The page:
Pretty much everybody looking to buy or sell a house knows roughly what a buyer’s agent or seller’s agent is although they might not understand entirely what each does for their respective parties. However, recently in many states, transaction brokers have started to pop up as one of many alternatives to buyer’s agents and seller’s agents for real estate services. And many people are confused about what a transaction broker is. So, let’s talk about what a transaction broker does, and when using one can benefit your personal real estate transaction.
What is a transaction broker?
The basic definition of a transaction broker is a third-party that offers real estate services to buyers and sellers. This differs from a traditional real estate agent because the transaction broker is legally neutral. They can assist both the buyer and the seller in a transaction, acting as a mediator between both parties to the deal.
The role and purpose of a transaction broker can vary from state to state, and not all states allow transaction brokers. And if the buyer wants the agent to work intentionally on their behalf as a buyer’s agent, then they must sign an agency agreement with their real estate agent.
A transaction broker is also not considered a dual agent. Dual agency involves an agent or broker that represents both parties simultaneously. A transaction broker does not represent either party.
A transaction broker is bound by the same legal and ethical standards as a real estate agent representing individual buyers and sellers. But rather than individual representation, the transaction broker is an assistant to the transaction for both parties equally. And the transaction broker coordinates details rather than negotiating between the buyer and seller. They are facilitators.
What does a transaction broker do?
- Helps the buyer prepare an offer on a house, similar to what a buyer’s agent does in this scenario.
- Helps the seller determine a competitive list price, similar to what a seller’s agent does in this scenario.
- Facilitates buyer-seller communication, since the transaction broker is a neutral agent.
- Writes the contract to buy and sell for both parties.
- Coordinates the transaction from accepted offer to closing with both the buyer and the seller.
- Assists with closing with both the buyer and the seller.
What is a transaction broker relationship?
As a neutral party, the transaction broker is not looking to press any advantages that a buyer or a seller may seek, only to facilitate the transaction. Put another way, if you’re a buyer, and your seller has their own agent, then getting only a transaction broker to assist your transaction might possibly prove detrimental to you, because the transaction broker is not looking after your best interests specifically, they are looking to help the transaction. On the other side, if you’re a seller, and you have no agent, but the buyer does, again, it’s the same situation if you both decided to hire a transaction broker.
That said, if neither party has an agent, and you both agree to hire a transaction broker, this can potentially be a significant way to save money and time for both parties. But this is only if the transaction broker is equally skilled at both the selling side and the buying side. If on the other hand, the transaction broker is only skilled at one side or the other, as may sometimes be the case, then the other party could stand to be potentially disadvantaged or at least not promoted to the best of an agent’s ability. If that agent was working directly with the particular party and was skilled in that area, then that agent could definitely assist that party with a more advantageous approach to the transaction.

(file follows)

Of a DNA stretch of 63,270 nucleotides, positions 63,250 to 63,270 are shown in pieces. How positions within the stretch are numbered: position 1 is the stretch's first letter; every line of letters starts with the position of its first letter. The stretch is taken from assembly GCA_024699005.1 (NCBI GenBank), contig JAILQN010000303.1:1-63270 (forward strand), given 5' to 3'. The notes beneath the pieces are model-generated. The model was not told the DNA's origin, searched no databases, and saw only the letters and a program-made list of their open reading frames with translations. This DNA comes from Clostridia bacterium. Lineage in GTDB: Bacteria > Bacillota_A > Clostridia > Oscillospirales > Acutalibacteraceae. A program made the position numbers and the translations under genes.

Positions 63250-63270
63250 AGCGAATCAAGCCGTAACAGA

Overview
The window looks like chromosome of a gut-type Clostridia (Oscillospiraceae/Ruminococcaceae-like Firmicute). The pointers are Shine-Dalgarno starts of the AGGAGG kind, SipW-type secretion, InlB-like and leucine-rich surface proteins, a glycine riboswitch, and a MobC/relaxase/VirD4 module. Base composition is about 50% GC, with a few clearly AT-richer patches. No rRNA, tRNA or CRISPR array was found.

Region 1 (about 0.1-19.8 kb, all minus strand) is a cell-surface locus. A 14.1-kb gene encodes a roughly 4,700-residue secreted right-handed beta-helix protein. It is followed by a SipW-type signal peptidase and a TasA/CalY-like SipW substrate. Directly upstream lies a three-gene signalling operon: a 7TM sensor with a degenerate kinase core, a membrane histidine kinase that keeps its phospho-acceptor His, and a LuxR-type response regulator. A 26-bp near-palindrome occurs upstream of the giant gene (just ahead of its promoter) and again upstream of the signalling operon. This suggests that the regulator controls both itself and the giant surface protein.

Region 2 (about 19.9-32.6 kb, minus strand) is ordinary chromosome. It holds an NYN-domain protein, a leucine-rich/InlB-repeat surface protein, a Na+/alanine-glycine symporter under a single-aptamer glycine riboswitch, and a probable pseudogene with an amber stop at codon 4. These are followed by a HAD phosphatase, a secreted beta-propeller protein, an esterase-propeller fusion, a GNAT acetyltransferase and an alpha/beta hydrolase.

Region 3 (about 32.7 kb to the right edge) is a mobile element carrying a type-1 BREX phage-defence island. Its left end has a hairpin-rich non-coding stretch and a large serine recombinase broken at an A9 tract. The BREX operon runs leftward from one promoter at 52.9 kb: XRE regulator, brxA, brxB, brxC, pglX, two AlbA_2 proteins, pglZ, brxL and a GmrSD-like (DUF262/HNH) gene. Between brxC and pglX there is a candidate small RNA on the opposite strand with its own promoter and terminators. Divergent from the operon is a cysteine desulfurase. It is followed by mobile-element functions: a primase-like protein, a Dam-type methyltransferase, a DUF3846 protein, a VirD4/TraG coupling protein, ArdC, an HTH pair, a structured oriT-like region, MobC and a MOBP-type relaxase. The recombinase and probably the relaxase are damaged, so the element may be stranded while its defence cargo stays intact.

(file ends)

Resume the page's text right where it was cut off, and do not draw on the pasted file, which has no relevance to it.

What is the difference between a transaction broker and a buyer’s agent?
The transaction broker may be as equally skilled from the buy side as would a buyer’s agent, however, it is not the legal duty of the transaction broker to represent only the buyer. Again, transaction brokers are legally neutral and are therefore only helping to facilitate the transaction, not represent the buyer. They would help the buyer prepare an offer on the house, but as a neutral party, they’re not going to give you advice on what to bargain for with an inspection or potentially with a multiple-offer scenario. They would be merely facilitating the buyer’s offer.
Do transaction brokers get commission?
A transaction broker is typically paid a flat fee out of closing from both parties rather than a percentage of the home sale as commission. That typically means that they are cheaper than an agent that charges commission, often significantly. Again, this may prove to be advantageous, if neither the buyer nor the seller have an agent and agree to work with a transaction broker.
Should you use a transaction broker?
If the circumstances are right, and it makes sense for both the buyer and the seller to use a transaction broker, then by all means, forge ahead. If time is of the essence, if saving money is the buyer’s and seller’s aim, then it might make sense.
But you could also consider using Trelora Real Estate to help you with your transaction. If you sell with Trelora, they will charge you a flat fee too. And if you buy with Trelora, they will split their buyer’s agent commission with you 50/50, up to $6,000. But they will not be a neutral party, supporting both sides of the equation equally, they will be supporting and advocating for you. So, if you use Trelora, not only will you still save significant amounts of money, but you will also have the advocacy from either the sell or the buy side of some of the most experienced agents in the country that will go to bat for you to get the best possible deal.